Yoga is typically thought of as an exploration of postures and movements, known respectively as asana and vinyasa. In addition, some may think of pranayama (breathing techniques) when they think of yoga. For others it may be contemplation or meditational practices – or chanting (mantra). For some, it is all of these things and more. I write about the range of practices that incorporates yoga elsewhere so I wont focus on these in this article.
For many, visualisations, reflections, imagination and even dreams can be useful additions to your practice.
Infact, in many traditions there is a rich vein of practices that use visualisations. In future articles I may well explore some of these, many of which I explore through my buddhist and yoga practice. Dream yoga, which is part of the Dzogchen tradition that I practice, too is a subject that is worthy of exploration, but not for now.
Today, however, I am simply intrigued as to how we can use visualisations or imagination in our physical yoga practice. Perhaps the very names of yoga postures and movements can be a hint ? When adopting the post of “warrior” we visualise ourselves as a warrior, and we summon warrior energy (whatever that may mean to you). It may be simply about having the sensation of being strong, confident and full of poise. Triangle (Trikonasana) is a wonderful standing pose to accompany with a visualisation – it’s an opening pose, based on stability and openness – that’s a great starting point. It may well be that while in the pose we absorb ourselves in these sensations and explore them mentally as much as physically. In thinking of other asana and vinyasa we can recall a long list of animals or aspect of nature – the moon, the sun, mountain, and so forth. Postures such as bridge or boat can evoke strong metaphors which we can deepen through imagination or thought. The wonderful vinyasa called sun salutation (surya namaskar) can – and for many does – evoke our joy of the rising and ever present sun.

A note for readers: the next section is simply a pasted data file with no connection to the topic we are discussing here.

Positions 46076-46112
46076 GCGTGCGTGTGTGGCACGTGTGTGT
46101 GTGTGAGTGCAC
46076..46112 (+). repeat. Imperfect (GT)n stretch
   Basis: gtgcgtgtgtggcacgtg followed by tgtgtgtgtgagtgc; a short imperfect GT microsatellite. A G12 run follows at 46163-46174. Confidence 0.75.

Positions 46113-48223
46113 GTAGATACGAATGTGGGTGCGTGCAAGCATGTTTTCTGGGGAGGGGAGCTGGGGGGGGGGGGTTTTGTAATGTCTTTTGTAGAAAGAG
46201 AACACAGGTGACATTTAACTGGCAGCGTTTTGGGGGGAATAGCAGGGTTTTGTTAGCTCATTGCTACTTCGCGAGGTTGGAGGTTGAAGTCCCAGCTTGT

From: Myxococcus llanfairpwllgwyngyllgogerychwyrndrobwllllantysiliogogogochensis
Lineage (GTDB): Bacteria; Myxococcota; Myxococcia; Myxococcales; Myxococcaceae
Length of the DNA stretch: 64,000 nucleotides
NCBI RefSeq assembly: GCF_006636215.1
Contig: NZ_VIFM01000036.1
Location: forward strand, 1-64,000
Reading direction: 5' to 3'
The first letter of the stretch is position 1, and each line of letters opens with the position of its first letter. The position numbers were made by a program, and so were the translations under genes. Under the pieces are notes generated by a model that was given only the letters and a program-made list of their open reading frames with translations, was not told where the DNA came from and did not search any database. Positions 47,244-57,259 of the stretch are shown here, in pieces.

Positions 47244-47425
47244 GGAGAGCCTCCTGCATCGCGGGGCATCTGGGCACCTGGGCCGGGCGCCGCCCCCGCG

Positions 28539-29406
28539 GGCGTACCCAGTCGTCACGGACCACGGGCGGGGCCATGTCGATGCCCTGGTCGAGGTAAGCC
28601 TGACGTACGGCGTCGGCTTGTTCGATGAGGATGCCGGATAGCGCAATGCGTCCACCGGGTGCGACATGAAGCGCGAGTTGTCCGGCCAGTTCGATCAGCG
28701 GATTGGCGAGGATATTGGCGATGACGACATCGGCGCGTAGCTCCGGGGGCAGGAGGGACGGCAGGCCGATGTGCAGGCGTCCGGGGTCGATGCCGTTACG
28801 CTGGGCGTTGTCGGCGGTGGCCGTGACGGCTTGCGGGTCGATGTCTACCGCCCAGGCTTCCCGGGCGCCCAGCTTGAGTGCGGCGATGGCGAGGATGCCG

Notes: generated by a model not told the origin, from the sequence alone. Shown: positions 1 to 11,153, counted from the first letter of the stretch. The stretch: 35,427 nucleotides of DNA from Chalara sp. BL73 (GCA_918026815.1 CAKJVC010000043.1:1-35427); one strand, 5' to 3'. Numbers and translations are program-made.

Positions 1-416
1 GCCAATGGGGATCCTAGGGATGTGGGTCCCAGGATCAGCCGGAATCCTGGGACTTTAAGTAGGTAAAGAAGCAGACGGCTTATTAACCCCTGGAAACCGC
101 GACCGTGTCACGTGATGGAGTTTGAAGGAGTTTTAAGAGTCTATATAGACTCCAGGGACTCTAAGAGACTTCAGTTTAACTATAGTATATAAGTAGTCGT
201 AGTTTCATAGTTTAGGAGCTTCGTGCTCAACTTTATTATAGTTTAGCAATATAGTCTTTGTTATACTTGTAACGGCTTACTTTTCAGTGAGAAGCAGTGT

One beautiful visualisation that we can explore is in the exploration of yoga nidra. This is typically a guided meditation to help you sink into a beautiful restful and rejuvenating state. Some of the best visualisations through guided meditation come from the Bihar School of Yoga. If you follow this blog, I will be posting a wonderful yoga nidra from this tradition, this week, which harnesses the power of visualisation for our deeper self.
Our tentative exploration of visualisation or imagination in yoga practice can enrich and deepen our practice, and ultimately extend to our whole lives. This can be empowering. So why not give it a go?